You are part of this second bunch of people. Some might call you pessimistic but really you’re just a planner, and planning for children is a daunting task.

There are lots of things to consider when you’re a planner, and you’ve thought about everything from ovulation cycles to your health insurance plan, and if you’d rather be super pregnant in the winter months or the summer months. You’ve considered the research and subsequently decided that you must have children before 35 because that’s when your fertility will starts decreasing. And then you think about how your husband wants three kids and you’d like to space them two years apart, and that means getting pregnant by 30, but who knows if you’ll even get pregnant right away so you should probably start trying by the time you’re 29, and what if it takes years and years? And do we really have enough money saved for this type of financial commitment?!?

You know what you didn’t think about, like, ever? You don’t think about newborn coos or soft Aden & Anais blankets. You aren’t swooning over new mom’s Instagram accounts. You don’t daydream about what your belly would look like in a darling Motherhood Maternity sweater. There is no secret Pinterest board with nursery ideas. You are too busy analyzing the costs of full-time childcare to get sucked into such trivial daydreams.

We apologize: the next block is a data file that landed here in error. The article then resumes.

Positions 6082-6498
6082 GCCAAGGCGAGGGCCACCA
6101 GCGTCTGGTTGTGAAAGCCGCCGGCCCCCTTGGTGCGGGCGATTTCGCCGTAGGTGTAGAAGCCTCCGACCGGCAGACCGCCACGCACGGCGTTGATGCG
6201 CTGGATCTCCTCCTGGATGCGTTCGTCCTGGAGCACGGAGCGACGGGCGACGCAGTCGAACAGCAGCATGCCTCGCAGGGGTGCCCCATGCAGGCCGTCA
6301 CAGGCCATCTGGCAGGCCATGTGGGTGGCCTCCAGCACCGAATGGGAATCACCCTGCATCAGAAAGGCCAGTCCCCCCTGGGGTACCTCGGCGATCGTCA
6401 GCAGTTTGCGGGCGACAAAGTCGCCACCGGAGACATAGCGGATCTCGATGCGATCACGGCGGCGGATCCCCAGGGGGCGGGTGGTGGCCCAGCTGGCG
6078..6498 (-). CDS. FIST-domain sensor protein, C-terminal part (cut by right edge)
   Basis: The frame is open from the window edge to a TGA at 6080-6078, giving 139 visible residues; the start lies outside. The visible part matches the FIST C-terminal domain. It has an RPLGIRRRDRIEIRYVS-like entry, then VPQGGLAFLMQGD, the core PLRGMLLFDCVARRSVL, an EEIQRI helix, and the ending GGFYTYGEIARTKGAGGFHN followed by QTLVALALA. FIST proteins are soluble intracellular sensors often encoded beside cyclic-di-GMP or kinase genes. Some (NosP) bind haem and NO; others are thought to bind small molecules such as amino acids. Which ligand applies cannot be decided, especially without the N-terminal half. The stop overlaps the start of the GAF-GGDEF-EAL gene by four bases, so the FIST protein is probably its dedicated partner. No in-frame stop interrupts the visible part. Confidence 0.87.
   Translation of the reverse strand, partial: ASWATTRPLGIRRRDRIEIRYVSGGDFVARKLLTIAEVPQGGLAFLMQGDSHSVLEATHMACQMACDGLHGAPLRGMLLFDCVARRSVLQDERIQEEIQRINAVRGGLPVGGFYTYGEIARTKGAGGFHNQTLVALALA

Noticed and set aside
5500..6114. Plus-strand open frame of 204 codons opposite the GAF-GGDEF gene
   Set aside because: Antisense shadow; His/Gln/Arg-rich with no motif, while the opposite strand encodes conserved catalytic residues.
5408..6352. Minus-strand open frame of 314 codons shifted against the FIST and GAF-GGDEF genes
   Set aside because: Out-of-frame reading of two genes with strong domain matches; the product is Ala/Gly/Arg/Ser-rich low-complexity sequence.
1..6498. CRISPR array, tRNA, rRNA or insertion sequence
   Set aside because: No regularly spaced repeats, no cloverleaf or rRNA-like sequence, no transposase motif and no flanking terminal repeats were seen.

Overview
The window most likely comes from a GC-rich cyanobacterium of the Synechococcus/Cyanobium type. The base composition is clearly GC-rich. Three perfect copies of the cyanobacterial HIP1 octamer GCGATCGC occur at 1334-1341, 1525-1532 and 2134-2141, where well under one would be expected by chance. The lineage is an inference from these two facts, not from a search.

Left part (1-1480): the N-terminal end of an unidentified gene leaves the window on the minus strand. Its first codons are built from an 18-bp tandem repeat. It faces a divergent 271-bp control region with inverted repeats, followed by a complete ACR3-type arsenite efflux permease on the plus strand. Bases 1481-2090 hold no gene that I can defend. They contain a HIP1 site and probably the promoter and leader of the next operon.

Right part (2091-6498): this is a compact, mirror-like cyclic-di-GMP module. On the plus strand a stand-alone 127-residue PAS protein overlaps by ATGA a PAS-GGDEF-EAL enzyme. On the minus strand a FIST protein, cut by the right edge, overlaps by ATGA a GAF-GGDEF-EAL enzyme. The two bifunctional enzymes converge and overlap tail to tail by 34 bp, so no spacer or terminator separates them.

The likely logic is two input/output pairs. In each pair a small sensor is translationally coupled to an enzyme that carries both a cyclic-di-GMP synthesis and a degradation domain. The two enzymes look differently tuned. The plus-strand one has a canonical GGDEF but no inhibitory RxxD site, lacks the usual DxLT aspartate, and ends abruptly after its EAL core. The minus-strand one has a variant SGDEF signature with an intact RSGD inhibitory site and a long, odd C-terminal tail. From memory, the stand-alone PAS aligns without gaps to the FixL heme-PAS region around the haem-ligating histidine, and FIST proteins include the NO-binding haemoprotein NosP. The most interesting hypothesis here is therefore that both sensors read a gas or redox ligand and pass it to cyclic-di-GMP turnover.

And yet, somewhere, deep down in the depths of your logical soul, the desire for children is still there. It is quiet, but undeniably present. Present in the worrying. Present in the prayers. Present in the analyzing. Present in the research. You aren’t yet longing, but you’re preparing in your own practical ways. You can’t imagine yourself with a baby bump or a newborn, but you also can’t picture a home without children around the table. A decision must be made.

So this is what you need to know, you 2:00am thinker. You may never wake up with an undeniable desire for a baby, but that doesn’t mean you’re not ready to be a mom. For you, this decision may be a completely logical one; a deep act of trust that the thrill of motherhood will come later. After all, almost everyone is afraid to jump out of an airplane the first time they do it.

The excitement will come eventually, but perhaps not right away. It may not arrive with your positive pregnancy test or even the first doctor’s visit. It may be there faintly, but not fully, when you announce the news to your families. It may not even come when you start shopping for nursery bedding. For you, the confidence that you’re ready for parenting may grow at the same rate as your belly: slow and steady.

And then one day, when you can’t see your feet anymore, it’s there. The wonder. The love. The desire to sacrifice everything you have to make a good life for someone you haven’t fully met.

And you’ll better understand that your lack of enthusiasm for a baby wasn’t an indicator of your lack of readiness to be a parent; it was simply your way of preparing for one of the biggest and best changes you’ll ever make.  

Because love sometimes comes slowly. And there’s nothing wrong with that.

Written by Lesley Miller. Photo by Raquel Nelepovitz